Author + information
- Received December 30, 2017
- Revision received June 6, 2018
- Accepted June 26, 2018
- Published online December 3, 2018.
- Eugenio Stabile, MD, PhDa,∗ (, )
- Gianmarco de Donato, MD, PhDb,
- Piotr Musialek, MD, PhDc,
- Koen De Loose, MDd,
- Roberto Nerla, MDe,
- Pasqualino Sirignano, MDf,
- Salvatore Chianese, MDa,
- Adam Mazurek, MDc,
- Tullio Tesorio, MDg,
- Marc Bosiers, MDd,
- Carlo Setacci, MDb,
- Francesco Speziale, MDf,
- Antonio Micari, MDd and
- Giovanni Esposito, MD, PhDa
- aDivision of Cardiology, Department of Advanced Biomedical Sciences, University of Naples “Federico II,”, Naples, Italy
- bDepartment of Medicine, Surgery and Neuroscience, University of Siena, Siena, Italy
- cJagiellonian University, Department of Cardiac and Vascular Diseases, John Paul II Hospital, Krakow, Poland
- dA.Z. Sint-Blasius, Dendermonde, Belgium
- eInterventional Cardiology Unit, Maria Cecilia Hospital, Cotignola, Italy
- fVascular and Endovascular Surgery Division, Department of Surgery “Paride Stefanini,” Policlinico Umberto I, “Sapienza” University of Rome, Rome, Italy
- gDivision of Invasive Cardiology, Clinica Montevergine, Mercogliano, Italy
- ↵∗Address for correspondence:
Dr. Eugenio Stabile, Division of Cardiology, Department of Advanced Biomedical Sciences, University of Naples “Federico II,” Naples, Italy.
Objectives The aim of this study was to evaluate the clinical efficacy of dual-layered mesh-covered carotid stent systems (DLS) for carotid artery stenting (CAS).
Background The need to minimize the risk for plaque debris prolapsing between stent struts following CAS has resulted in the development of DLS. Small clinical studies evaluating 2 available devices, Roadsaver and CGuard, have been recently published; none of these studies is sufficiently powered to test the role of common risk factors on the occurrence of stroke at 30 days post-CAS.
Methods A search was performed of multiple electronic databases for studies larger than 100 cases of CAS with DLS. Four single-arm prospective studies were identified, and individual patient data were collected. The primary endpoint was the occurrence of stroke at 30 days; secondary endpoints were technical and procedural success, periprocedural stroke, and in-hospital and 30-day rates of death.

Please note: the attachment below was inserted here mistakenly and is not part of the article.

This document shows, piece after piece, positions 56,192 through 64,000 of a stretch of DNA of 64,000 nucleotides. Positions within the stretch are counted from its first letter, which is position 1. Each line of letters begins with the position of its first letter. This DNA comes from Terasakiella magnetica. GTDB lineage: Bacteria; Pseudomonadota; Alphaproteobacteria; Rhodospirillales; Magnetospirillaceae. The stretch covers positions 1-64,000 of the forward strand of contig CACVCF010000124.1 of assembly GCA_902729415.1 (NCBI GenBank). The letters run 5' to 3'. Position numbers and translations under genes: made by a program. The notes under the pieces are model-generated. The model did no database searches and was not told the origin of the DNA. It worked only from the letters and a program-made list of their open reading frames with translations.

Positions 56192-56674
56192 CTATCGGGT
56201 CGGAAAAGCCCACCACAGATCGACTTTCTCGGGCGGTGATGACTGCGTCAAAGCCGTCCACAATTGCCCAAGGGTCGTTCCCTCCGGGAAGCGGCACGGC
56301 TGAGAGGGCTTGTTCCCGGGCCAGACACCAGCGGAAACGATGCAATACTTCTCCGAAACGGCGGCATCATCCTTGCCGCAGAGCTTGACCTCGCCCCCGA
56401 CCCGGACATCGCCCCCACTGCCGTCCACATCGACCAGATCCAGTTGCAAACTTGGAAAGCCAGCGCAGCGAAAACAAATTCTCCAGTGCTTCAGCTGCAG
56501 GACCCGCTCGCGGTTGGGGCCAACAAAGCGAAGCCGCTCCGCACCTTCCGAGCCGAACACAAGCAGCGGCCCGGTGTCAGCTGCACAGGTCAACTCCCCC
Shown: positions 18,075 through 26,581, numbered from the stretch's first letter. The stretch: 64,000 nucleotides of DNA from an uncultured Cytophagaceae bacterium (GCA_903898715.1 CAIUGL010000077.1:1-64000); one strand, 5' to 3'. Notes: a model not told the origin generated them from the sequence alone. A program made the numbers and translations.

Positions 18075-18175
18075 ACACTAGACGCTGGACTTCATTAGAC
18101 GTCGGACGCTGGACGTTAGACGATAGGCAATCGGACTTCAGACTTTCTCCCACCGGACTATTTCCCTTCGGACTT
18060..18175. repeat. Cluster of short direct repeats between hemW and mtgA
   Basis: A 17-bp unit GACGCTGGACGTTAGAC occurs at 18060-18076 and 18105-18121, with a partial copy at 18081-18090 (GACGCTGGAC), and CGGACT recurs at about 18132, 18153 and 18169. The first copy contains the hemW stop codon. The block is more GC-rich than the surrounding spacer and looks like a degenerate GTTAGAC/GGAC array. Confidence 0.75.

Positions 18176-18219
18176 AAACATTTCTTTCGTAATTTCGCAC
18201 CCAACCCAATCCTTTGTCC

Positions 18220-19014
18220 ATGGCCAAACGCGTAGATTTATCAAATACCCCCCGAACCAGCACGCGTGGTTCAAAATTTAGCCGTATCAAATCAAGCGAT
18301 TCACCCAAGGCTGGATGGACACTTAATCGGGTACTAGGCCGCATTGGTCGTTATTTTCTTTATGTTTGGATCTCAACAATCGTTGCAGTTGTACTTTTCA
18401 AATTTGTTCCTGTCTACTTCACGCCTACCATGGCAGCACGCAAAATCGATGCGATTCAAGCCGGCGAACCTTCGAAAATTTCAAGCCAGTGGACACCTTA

Results The Roadsaver and CGuard stents were used in similar proportions, and technical success was achieved in all procedures (100% [n = 556]). There were 6 periprocedural strokes (1.08%; all minor). During 30-day follow-up, there was 1 death (0.17%) from myocardial infarction and 1 additional minor stroke (0.17%). The cumulative 30-day mortality rate was 0.17%, and the incidence of stroke at 30 days was 1.25%. No predictors of stroke at 30 days could be identified.
Conclusions This meta-analysis suggests that DLS can be safely used for CAS, and their use minimizes the incremental risk related to symptomatic status and other risk factors.
Procedural and post-procedural cerebral ischemic events still represent the Achilles’ heel of carotid artery stenting (CAS) (1,2). Although the occurrence of periprocedural events has been minimized by the use of embolic protection devices (EPDs), particularly when tailored to specific anatomic and clinical characteristics (3), large-scale clinical data indicate that post-procedural ipsilateral strokes still account for a significant proportion of all CAS-related adverse events (1,2), a phenomenon that has been related to plaque protrusion through the struts of conventional (i.e., single-layer) carotid stents (4).